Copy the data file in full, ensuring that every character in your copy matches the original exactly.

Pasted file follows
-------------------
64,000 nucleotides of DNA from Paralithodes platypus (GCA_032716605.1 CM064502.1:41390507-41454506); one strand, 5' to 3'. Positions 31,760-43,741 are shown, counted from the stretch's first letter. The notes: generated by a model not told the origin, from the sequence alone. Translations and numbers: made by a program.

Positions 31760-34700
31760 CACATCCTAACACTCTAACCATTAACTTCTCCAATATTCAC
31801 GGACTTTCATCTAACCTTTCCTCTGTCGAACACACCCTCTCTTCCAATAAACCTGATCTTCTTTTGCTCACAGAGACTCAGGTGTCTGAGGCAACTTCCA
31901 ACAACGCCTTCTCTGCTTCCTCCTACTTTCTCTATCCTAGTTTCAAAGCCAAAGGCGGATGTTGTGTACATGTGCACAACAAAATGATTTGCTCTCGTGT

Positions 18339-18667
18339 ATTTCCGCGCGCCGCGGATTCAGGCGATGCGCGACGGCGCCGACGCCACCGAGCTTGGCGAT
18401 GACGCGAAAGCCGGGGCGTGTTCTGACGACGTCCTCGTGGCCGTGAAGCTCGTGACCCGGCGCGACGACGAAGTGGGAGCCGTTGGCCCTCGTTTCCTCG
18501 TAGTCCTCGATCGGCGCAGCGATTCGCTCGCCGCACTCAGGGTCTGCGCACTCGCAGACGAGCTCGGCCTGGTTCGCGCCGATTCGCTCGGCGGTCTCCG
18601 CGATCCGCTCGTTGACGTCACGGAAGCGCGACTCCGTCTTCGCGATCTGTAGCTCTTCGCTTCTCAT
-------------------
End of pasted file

64,000 nucleotides of DNA from Paralithodes platypus (GCA_032716605.1 CM064502.1:41390507-41454506); one strand, 5' to 3'. Positions 31,760-43,741 are shown, counted from the stretch's first letter. The notes: generated by a model not told the origin, from the sequence alone. Translations and numbers: made by a program.

Positions 31760-34700
31760 CACATCCTAACACTCTAACCATTAACTTCTCCAATATTCAC
31801 GGACTTTCATCTAACCTTTCCTCTGTCGAACACACCCTCTCTTCCAATAAACCTGATCTTCTTTTGCTCACAGAGACTCAGGTGTCTGAGGCAACTTCCA
31901 ACAACGCCTTCTCTGCTTCCTCCTACTTTCTCTATCCTAGTTTCAAAGCCAAAGGCGGATGTTGTGTACATGTGCACAACAAAATGATTTGCTCTCGTGT

Positions 18339-18667
18339 ATTTCCGCGCGCCGCGGATTCAGGCGATGCGCGACGGCGCCGACGCCACCGAGCTTGGCGAT
18401 GACGCGAAAGCCGGGGCGTGTTCTGACGACGTCCTCGTGGCCGTGAAGCTCGTGACCCGGCGCGACGACGAAGTGGGAGCCGTTGGCCCTCGTTTCCTCG
18501 TAGTCCTCGATCGGCGCAGCGATTCGCTCGCCGCACTCAGGGTCTGCGCACTCGCAGACGAGCTCGGCCTGGTTCGCGCCGATTCGCTCGGCGGTCTCCG
18601 CGATCCGCTCGTTGACGTCACGGAAGCGCGACTCCGTCTTCGCGATCTGTAGCTCTTCGCTTCTCAT